Ghiselin further outlines how Adam Smith (1776), one of the founding fathers of economics, formulated the notion of ‘division of labor’ but how that notion might have remained under-researched over time in economics[ii]. Ghiselin however points out to how ‘division of labor’ finds a home in biology. Drawing an analogy to the human body, Ghiselin notes: “We have incisors for cutting, canines and premolars for shearing, and molars for grinding. The reason for this differentiation is obvious enough. A different shape of tooth is optimal for each kind of chewing, and a tooth cannot change its shape.”

This is an intriguing discussion for inherent in that phrasing – Ghiselin hints at some of the basic notions of comparative advantages, that also shapes how certain nations of the world become hubs for manufacturing activity, certain others for software services and some others turn into becoming the hotspots for innovation. It also outlines how the human body is so static in some sense (though here there will be evolutionary biologists with an argument). Once the molars have been assigned the job of grinding, they keep doing that all through their lives, yet – how nations leapfrog and evolve in the product life cycle – elucidated by economists such as Raymond Vernon (1979) and Paul Krugman (1979) in their work to understand economic growth of nations.

Stepping a few steps back to my personal experience however, my intrigue as an economist among biologists has constantly been whetted by some very interesting papers that I have had the opportunity to witness being presented during my graduate school in Pittsburgh. Am particularly reminded here of papers originating from my colleagues in Boston (not to mention many other hard working and illustrious colleagues working in this space). Some notable names in this regard would be economists Jeff Furman, Fiona Murray, Margaret Kyle, Heidi Williams, Iain Cockburn,   Pierre Azoulay and Scott Stern at Boston University and MIT. Without further belabouring this point, let me suggest the interested reader to dig up their homepages from the WWW to get a flavour of how they derived their inspiration from their co-location in a biology cluster like that in Boston.

In conclusion, to my mind, this intriguing marriage of economists and biologists is going to continue. Health at large is being increasingly considered carefully by governments and policy makers and underneath that consideration, lies the evolving nature of biology, its relationship and interactions with other disciplines to generate efficiencies. This also translates to concomitant issues like discovery of new drugs for still unresolved diseases, and the future structure of what has been a much investigated global pharmaceutical and healthcare industry.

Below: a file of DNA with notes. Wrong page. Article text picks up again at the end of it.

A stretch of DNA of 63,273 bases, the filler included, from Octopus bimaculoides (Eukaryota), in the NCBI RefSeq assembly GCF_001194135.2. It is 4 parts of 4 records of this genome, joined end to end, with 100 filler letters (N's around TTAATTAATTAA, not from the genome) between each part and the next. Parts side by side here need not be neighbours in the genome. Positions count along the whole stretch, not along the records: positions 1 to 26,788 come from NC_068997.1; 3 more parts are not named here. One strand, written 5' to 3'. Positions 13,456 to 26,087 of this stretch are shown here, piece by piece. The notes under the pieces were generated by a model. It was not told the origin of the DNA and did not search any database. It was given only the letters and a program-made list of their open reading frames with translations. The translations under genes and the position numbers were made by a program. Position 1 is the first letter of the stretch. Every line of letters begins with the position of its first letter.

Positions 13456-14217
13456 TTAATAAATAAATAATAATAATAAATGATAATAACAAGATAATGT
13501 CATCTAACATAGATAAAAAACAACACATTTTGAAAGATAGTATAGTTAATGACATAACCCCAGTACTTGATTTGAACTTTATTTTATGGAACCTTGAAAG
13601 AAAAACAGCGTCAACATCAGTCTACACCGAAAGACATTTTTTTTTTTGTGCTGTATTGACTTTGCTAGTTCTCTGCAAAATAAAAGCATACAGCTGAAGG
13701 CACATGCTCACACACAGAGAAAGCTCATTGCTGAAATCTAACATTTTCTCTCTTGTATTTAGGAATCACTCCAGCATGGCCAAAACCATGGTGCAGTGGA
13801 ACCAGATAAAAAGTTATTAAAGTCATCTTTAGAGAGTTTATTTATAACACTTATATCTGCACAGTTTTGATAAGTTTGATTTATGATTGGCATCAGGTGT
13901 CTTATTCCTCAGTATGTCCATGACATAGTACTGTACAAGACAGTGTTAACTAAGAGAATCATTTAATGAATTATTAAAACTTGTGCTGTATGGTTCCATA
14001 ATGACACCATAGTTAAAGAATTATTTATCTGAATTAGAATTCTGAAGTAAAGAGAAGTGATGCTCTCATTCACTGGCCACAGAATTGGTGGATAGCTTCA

And all for valid reasons, I am sure, my father will agree, perhaps posing today: “Didn’t I teach you that while explaining the Human Development Index, that particular night in 1995?” I will acknowledge, be grateful and continue my trudge as an economist among biologists.


“The Economy of the Body”, Michael Ghiselin, The American Economic Review, Vol. 68, No. 2, Papers and Proceedings of the Ninetieth Annual Meeting of the American Economic Association (May, 1978), pp. 233-237.

"The Wealth of Nations", Adam Smith, 1776.

“The Product Cycle Hypothesis in a New International Environment”, Raymond Vernon, 1979, Oxford Bulletin of Economics and Statistics, Vol 41, No 4.

"A Model of Innovation, Technology Transfer and the World Distribution of Income," Paul Krugman, Joumal of Political Economy, April 1979, 87, 253-66.

"Economics and Biology: Specialization and Speciation," H. Houthakker, Kyklos, 1956, 9, 181-89.


[i] Looking at how statin drugs have evolved, atorvastatin (brand name Lipitor) became one of the more successful statin drugs, though the science of statins has had a long history, originating much earlier with Mevacor, the first statin in 1978 (Tobert 2003). This is probably a classic illustration of the dynamic nature of unobserved heterogeneity as it pertains to science and how that explains success of a later generation drug over the earlier generation, despite the earlier version’s proven scientific efficacy. http://www.phc.org.au/wp-content/uploads/Lovastatin-and-beyond.pdf

[ii] At least till 1978, when Ghiselin’s paper was published, since globalization has obviously ushered in a new series of economic work on division of labor and more specifically in its innovative forms.